The pandemic has had many impacts on the retail sector. From supply chain issues and labour shortages to the boom in e-commerce as stuck-at-home consumers turned to online shopping during national lockdowns, retailers have had to navigate choppy waters. Patrick Mareuil, managing director EMEA at Airship discusses the art of creating customer loyalty under the new normal.
One overlooked impact of the pandemic is consumers’ changing attitudes towards loyalty. More brands are offering digital shopping online, which is convenient for customers but also creates more competition as rivals are just a click away instead of being on the other side of town.
The pandemic only accelerated this, with McKinsey finding 40% of consumers said they tried new brands or made purchases with a new retailer between March and June 2020. Loyalty was particularly vulnerable in the US, where 46% of consumers made the switch, followed by 44% of their UK counterparts.
Many brands offer loyalty programmes to try and increase customer retention, but on their own they are insufficient: in fact, while the vast majority of consumers belong to some form of loyalty scheme, more than half of memberships are inactive, according to Mintel. Back in 2016, Airship found consumers weren’t using loyalty programmes in-store most commonly due to not bringing the loyalty card (43%) or forgetting they were a loyalty member (40%).
Brands are well-positioned to boost loyalty, as more of them are adopting mobile apps as a centrepiece of their strategies. Mobile apps are the key to a smoother, more optimised loyalty member experience. In fact, app users produce 3.5x more revenue than other shoppers and are 3x more likely to make a repeat purchase.
So how can brands use their apps to build loyalty?
The first step is to understand that this is not about pestering customers with a barrage of push notifications, adverts and promotions. Getting customers to opt-in to notifications is key — users that get them have 3x greater 90-day retention rates on average compared to those that don’t.
Additionally, earning immediate discounts or loyalty reward points is the top reason consumers opt-in on their smartphones. However, over the long haul, that kind of hard selling is a sure-fire method to reduce loyalty and turn audiences off.
Loyalty is a value exchange
Instead, mobile apps can be used to strategically gather customer data and enable personalised exchanges wherever customers are, uniquely blending digital and physical experiences to create mutual value and offer streamlined conveniences. The best mobile apps create the kind of value exchange that’s essential for any sustainable relationship, building reciprocity into the very fabric of the customers’ experience. For example, hagebau Connect, one of the largest DIY retailers in Germany, enables its customers to monitor product availability and make reservations for store pick up via the app.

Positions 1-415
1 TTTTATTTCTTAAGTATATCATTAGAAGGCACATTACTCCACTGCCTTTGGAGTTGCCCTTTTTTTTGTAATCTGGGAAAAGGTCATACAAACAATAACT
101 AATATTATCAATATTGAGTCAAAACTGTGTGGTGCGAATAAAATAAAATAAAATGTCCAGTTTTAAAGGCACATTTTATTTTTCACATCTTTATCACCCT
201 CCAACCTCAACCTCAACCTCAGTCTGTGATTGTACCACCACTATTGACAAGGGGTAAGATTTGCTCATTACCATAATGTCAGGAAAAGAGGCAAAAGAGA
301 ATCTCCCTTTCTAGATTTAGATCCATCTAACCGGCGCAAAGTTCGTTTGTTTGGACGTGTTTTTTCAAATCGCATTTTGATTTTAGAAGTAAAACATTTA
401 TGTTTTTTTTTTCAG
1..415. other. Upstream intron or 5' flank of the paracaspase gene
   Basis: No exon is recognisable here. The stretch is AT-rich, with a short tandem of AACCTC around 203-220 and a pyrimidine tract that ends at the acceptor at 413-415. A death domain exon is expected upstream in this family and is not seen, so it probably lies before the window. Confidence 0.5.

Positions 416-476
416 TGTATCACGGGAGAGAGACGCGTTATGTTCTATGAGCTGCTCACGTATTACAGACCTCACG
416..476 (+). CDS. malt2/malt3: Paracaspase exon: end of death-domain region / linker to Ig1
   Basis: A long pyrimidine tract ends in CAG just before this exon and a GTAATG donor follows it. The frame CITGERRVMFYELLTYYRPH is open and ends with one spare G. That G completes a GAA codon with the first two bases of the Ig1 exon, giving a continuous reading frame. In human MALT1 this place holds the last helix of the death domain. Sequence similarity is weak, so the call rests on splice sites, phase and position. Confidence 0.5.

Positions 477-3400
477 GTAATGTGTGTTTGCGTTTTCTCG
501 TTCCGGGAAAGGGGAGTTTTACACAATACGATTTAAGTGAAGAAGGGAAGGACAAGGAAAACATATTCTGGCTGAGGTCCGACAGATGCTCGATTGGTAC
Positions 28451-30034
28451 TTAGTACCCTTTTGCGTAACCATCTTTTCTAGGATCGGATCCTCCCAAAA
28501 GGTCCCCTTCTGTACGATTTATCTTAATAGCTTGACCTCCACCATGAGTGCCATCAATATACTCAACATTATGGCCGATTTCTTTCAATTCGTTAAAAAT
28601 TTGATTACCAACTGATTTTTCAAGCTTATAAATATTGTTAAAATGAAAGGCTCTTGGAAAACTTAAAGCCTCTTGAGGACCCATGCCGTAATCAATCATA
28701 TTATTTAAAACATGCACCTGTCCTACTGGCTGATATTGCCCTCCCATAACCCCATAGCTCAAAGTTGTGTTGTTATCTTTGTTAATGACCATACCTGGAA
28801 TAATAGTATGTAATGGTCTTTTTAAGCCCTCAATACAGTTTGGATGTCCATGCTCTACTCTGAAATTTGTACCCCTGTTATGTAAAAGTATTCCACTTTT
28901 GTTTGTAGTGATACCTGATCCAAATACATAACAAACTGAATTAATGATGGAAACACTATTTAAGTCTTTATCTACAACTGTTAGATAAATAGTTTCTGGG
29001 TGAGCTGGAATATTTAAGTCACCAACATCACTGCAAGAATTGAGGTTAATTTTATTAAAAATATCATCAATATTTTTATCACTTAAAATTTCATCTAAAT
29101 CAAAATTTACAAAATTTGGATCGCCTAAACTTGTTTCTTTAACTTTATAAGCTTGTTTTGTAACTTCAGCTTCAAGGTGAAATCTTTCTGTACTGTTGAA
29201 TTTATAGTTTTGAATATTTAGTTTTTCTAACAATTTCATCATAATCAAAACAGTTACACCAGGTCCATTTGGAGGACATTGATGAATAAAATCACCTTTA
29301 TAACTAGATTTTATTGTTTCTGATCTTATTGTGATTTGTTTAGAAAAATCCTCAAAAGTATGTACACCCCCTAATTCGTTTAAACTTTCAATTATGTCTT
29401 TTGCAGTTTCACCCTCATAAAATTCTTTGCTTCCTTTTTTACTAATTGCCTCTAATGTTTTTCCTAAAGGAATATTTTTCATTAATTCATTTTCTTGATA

With a good app onboarding strategy in place, instead of asking users to fill out a long form to join the brand’s loyalty scheme, brands can set micro-goals around the important information they are looking to get from customers and ask for it in separate, progressive steps across messages, app & feature tours, and surveys triggered at just the right time.
Mobile apps also offer brands real-time behavioural data, which is a powerful tool for growing customer loyalty by personalising offers and rewards and tailoring the customer experience to the user. Behavioral data can also help you identify app users or loyalty members who are inactive or at risk of churn based on specific criteria. Once identified, brands can pull out all the stops to re-engage them.
According to KPMG, 69% of millennials say that it is too hard to join loyalty schemes or earn rewards. With 9,000 survey respondents, we found that millennials lead all generations in using retail apps and in using their smartphone while shopping in-store across eight different activities.
Apps can make being a member of a loyalty scheme much easier and more convenient for customers, proactively managing and communicating rewards earned, offering greater redemption choices and even gamifying the experience. Chipotle for instance recently reported 24.5 million Chipotle Rewards members, a 40% increase year-over-year.
Many brands are shifting away from a purely transactional loyalty relationship with their customers and towards programmes that use richer customer insights and data. Programmes that balance monetary rewards with experiential offerings such as exclusive events, early access, and unique discoveries can make consumers feel special and recognised, appealing to their head and heart. For example, the DIY giant, The Home Depot, now allows its “Pro” customers to rent tools on credit, knowing they may not have all the tools needed for every job.
Looking ahead, the key thing brands must remember is that the more ways they can interact with their customers, the better they can orchestrate the customer experiences and the more valuable those shoppers become. That may mean starting with SMS text clubs or mobile wallet loyalty cards to gain the gravity necessary to become a core focus of the app.
While the pandemic has been difficult, it has also accelerated the consumer’s move to digital shopping and e-commerce. Brands need to capitalise on this and capture greater value more quickly. They can do so by continually optimising customer journeys, app onboarding tours, opt-in prompts and messages themselves, finely tuning executions and gaining more customer insights. Brands that focus on relevancy and offering customers genuine user-centric value will earn their trust and build durable and valuable customer relationships.
Patrick Mareuil, managing director EMEA at Airship